This article was first published June 2, 2023 and most recently updated July 16, 2023.

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  1. “Measuring 225 x 111 x 30mm the G1 is one of the most compact external graphics solutions to date” this needs a little detail. It is worth establishing the market to say “current gaming GPUs” or such so that we don’t need to waste a breath on debating whether the Lenovo Graphics Thunderbolt Dock based on a mobile 1050 has a smaller volume (marginally it has without power supply or with a GaN power supply it is roughly equal) or whether the Adlink Pocket AI based on an RTX A500 is smaller (yeah it is but it’s a 25W TGP GPU, you won’t game on that). Not to mention the downright ancient Acer dock based on a 960M — it never got a wide market release in the first place.

    So if we are talking about compact gaming eGPUs then there are only two on the current market, the GPD G1 and the Asus XG Mobile. We could fair exclude the latter since it is proprietary but it is 215 x 165 x 33 so it’s slightly shorter but much wider. (It has a beefier 330W PSU vs the GPD G1 240W.)

    So I would say the full statement is “the GDP G1 is the most compact gaming eGPU” and that is true.

  2. Finally, there are such solutions! There is usb4 (I don’t understand why there is no 80 Gbps).
    USB4 40Gbps (could be 80Gbps)
    HDMI 2.1
    3 x USB 3.2 Type-A
    1 x SD card reader
    PCIe 3.0 x4 (why not PCIe 4.0 x4?)
    2 x DisplayPort 1.4a (why not 1x DP 2.1 with ALT mode!!)
    None 2.5G LAN port

  3. Even though I have some major issues with GPD goods (warranty and quality problems), I might consider purchasing this if I had a portable that was compatible with it.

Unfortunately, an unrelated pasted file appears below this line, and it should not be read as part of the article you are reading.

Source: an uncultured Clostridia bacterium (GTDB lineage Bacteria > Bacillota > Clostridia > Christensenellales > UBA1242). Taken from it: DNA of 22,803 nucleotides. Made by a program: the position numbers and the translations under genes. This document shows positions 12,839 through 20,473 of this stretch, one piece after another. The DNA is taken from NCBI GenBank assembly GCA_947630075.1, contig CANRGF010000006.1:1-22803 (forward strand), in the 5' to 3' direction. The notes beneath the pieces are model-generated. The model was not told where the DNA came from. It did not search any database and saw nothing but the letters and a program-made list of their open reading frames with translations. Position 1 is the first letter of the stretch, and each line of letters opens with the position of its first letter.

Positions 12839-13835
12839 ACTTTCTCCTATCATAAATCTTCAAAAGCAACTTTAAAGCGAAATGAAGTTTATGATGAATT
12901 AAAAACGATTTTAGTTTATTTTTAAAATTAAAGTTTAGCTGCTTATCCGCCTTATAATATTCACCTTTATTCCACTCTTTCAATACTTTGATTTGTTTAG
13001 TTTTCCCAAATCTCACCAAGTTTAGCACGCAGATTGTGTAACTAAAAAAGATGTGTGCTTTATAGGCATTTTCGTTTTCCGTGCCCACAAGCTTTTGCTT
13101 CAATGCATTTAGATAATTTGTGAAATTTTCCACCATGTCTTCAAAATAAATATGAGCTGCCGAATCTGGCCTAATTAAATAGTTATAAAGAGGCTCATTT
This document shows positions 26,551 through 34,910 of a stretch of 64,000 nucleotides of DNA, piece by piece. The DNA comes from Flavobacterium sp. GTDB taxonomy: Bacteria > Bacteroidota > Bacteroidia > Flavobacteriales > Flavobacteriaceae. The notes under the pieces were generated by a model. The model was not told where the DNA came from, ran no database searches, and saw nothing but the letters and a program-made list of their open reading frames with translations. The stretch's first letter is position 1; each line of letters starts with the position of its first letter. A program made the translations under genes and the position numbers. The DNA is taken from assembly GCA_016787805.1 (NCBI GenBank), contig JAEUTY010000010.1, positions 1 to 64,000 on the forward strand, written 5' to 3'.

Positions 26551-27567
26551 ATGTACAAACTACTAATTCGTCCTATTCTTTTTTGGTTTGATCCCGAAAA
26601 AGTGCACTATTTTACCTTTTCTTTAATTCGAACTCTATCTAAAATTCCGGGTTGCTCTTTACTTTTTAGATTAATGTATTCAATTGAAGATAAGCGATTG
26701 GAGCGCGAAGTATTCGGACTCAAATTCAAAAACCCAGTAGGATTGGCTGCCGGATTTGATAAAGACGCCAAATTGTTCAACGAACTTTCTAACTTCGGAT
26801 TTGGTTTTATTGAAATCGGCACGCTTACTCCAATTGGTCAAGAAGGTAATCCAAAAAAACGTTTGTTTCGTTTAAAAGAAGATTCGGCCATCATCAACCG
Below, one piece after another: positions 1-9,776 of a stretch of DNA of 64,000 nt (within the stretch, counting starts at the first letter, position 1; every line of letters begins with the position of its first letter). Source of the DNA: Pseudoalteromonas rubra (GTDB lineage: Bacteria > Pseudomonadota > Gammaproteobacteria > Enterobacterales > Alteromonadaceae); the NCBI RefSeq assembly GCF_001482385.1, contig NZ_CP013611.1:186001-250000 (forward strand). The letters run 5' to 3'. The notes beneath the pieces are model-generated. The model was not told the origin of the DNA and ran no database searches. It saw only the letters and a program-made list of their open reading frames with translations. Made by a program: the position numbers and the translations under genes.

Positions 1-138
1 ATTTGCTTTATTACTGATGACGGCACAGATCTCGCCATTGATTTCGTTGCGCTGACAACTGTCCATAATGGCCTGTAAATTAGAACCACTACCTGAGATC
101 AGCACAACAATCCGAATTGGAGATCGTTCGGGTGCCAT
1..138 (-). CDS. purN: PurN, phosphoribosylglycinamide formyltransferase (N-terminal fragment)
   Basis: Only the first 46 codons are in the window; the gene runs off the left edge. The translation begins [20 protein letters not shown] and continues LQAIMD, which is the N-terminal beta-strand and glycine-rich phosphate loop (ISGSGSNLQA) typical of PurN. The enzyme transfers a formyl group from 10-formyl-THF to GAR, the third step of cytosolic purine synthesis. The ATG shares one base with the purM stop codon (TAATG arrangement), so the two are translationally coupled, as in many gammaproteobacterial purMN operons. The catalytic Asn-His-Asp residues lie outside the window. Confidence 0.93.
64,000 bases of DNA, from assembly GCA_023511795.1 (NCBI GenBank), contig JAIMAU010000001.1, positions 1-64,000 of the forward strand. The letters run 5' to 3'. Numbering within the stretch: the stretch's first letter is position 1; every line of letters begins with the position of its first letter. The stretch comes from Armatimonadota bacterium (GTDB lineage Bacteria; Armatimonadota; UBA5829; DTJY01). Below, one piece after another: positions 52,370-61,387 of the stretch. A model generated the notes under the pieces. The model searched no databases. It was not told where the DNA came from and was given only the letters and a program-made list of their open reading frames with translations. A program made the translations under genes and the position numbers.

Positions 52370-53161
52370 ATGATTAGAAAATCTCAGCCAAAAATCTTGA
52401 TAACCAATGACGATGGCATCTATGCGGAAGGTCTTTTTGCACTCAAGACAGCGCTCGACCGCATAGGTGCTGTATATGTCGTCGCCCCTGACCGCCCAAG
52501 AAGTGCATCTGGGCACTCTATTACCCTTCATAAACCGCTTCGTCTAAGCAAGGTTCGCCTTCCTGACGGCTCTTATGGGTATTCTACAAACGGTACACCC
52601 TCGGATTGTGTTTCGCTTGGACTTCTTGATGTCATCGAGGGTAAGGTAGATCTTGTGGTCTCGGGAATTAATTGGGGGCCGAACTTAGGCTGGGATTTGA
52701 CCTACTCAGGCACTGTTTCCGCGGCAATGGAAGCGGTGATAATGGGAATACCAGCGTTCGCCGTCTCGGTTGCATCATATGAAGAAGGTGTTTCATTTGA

4. So they’re marketing this for those who would carry it around instead of just getting a gaming laptop with a dGPU even though a GPD handheld + G1 + thick cables seem to be just as cumbersome to carry. Hopefully for GPD there’re enough people in that niche within a niche within a niche.

    Otherwise, just get an eGPU solution that you can install a GPU of your choice and not be limited to a mobile GPU like the one in the G1 that you can’t upgrade.

  5. A small percentage of handheld/notebook gamers would use an eGPU. A small percentage of those would want to carry it around with them.

    Maybe that net market is big enough for GPD. But for others, I feel an eGPU solution (even one with Oculink) that allows you to install any GPU instead of being limited to a non-upgradable mobile dGPU is a better option.

  6. Sucks that they’re getting rid of the USB-A port for Oculink in the Win 4 refresh and the upcoming Win Mini. Not that bad for the Win Max 2 though since it has a lot of ports.

    I’d rather have USB-A or another USB-C port than Oculink. I buy handhelds to not be tethered so that Oculink port will be gathering dust as another air vent.

  7. I’m usually pretty critical of GPD products (warranty and quality concerns), but this is something I would consider buying from them, if I owned a handheld that supported it.

    However, I think I’d want some more information on who their GPU manufacturing partner is. I doubt they’re making the hardware in the GPU themselves (the mainboard PCB itself).

    1. I agree, but where I draw the line is that the GPU inside the enclosure is soldered on. You are stuck with it, and so your money will be wasted in the future.

      You SHOULD be able to upgrade and replace the GPU in the future. And in such case, I would adopt. Basically want an eGPU solution that works well for laptops and handhelds. That is not available on the market, apart from custom-making something yourself.